@Austin Thank you for your comment!
This org is proposed to be a 501(c)(4) org, while the stakeholder AI gov orgs are typically 501(c)(3) orgs, so they lack the capability to lobby, advocate, and comment on legislation in the same way a 501(c)(4) could. Basically, the model would be that this new org collaborates with the 501(c)(3) orgs that are doing AI policy and safety research, and we would synthesize the recommendations from these orgs, prioritize recommendations that meet a certain weighted criteria based on expected x-risk reduction, level of consensus among the stakeholder AI gov/safety orgs, and political feasibility, create a lobbying/advocacy strategy, carry out the lobbying/advocacy strategy for policy recommendations to legislators, and have routine process/impact/outcome evaluation for quality improvement and accountability purposes.
As a 501(c)(4), we will also have flexibility to adjust our strategy if AI becomes more of a voter issue and be able to advocate for positions that the 501(c)(3) orgs would technically hold, but can't really comment on (e.g., creating voter guides that compare various candidates stances on AI safety issues or translating complex ballot measures about AI into easier to understand materials), and we can make sure that the AI safety/preventing x-risk position is represented.
Additionally, I'd like the ability to lobby in Sacramento, and I'd prefer to have the org incorporated in California to be able to do that without the risk of being seen as an outside/out-of-state organization trying to influence local politics.
I'm currently coordinating with various individuals/orgs in the AI safety/policy space to make sure that we are not all doing the same thing (or things that accidentally conflict) in setting up a 501(c)(4) and deciding how/if to merge, etc. I have not talked to Holly yet, but I would be interested in doing so. It seems like our strategies may be different, but that doesn't mean they are necessarily incompatible. In potentially merging strategies, I want to be upfront that I am trying to be deliberate/cautious in being more of a lobbying/advocacy organization rather than an activist group/org. I can go into more detail on what I think the difference is, and why I think this difference is important in my theory of change in setting up an org that acts as somewhat of a liasion/mediator/link between AI safety/policy orgs and legislators if that would be helpful.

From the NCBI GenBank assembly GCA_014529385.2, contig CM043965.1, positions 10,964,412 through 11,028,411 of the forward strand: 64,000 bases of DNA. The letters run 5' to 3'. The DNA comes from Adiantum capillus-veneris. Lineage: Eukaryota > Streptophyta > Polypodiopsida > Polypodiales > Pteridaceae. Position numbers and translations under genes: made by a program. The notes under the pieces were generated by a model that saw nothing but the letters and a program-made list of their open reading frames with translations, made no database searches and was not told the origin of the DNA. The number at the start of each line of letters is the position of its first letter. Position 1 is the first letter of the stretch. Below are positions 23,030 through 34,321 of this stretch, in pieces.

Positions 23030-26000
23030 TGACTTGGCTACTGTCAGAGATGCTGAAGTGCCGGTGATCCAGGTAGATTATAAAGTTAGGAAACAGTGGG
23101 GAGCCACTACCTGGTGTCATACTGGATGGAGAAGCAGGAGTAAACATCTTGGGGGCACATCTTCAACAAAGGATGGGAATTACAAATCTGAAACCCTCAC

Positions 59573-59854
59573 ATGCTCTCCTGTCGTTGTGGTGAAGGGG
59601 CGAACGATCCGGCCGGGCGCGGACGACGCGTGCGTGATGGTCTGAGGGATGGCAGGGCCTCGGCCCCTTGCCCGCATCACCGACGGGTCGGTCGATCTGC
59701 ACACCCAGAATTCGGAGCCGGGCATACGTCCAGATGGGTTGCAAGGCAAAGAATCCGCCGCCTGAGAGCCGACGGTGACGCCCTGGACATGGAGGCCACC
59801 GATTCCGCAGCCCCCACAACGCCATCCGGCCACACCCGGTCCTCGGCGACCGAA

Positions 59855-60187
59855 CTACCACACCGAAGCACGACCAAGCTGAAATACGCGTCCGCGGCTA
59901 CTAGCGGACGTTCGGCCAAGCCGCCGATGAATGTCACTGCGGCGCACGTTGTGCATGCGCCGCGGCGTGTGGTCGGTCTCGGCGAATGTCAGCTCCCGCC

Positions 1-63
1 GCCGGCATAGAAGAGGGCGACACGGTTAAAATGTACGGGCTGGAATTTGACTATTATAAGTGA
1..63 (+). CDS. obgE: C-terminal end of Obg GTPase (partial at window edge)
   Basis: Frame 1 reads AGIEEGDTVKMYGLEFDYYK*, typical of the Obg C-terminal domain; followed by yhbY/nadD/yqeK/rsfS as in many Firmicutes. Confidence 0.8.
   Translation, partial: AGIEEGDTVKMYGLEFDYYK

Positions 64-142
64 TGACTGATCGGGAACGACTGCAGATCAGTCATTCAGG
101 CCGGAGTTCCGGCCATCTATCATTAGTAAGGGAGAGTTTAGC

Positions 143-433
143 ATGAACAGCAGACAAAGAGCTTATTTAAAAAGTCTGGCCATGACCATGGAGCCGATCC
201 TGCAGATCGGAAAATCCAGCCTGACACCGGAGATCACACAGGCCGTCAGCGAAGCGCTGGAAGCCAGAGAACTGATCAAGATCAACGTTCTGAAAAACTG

$0 in pending offers
I started out on the Global Health side of EA and transitioned to AI Governance after spending the last few years studying more into AI x-risk and gaining appreciation for the necessity of AI safety.
My background is in nonprofit evaluation, research, advocacy, and community engagement. My current focus centers around AI safety policy research, advocacy, and global cooperation for AI safety and alignment to increase the likelihood of a flourishing future where humanity and AI can collaborate safely together.
B.S. in Public Health Promotion
Brigham Young University
M.Sc in Global Public Health
Needs assessments, program evaluation, program planning, research, advocacy, social media outreach, grant writing, event planning, fundraising, community education
"What We Owe The Future: A Buried Essay"
EA Satirical Blog Post: “How to Survive EAG: San Francisco FOMO”
@Austin Thank you for your comment!
The grant agreement is more direct about not engaging in lobbying activities/attempting to influence legislation. While in the 4 month duration of the grant I likely wouldn't be doing direct lobbying, that is eventually the direction the org would be going, so I understand if my grant app is disqualified because of that. I'm curious, would a grant for salary be considered more in-line with the grant agreement policy, compared to using funds for things like fees for incorporation? If that is the case, I can decrease the ask amount on my grant app and not include incorporation under the scope.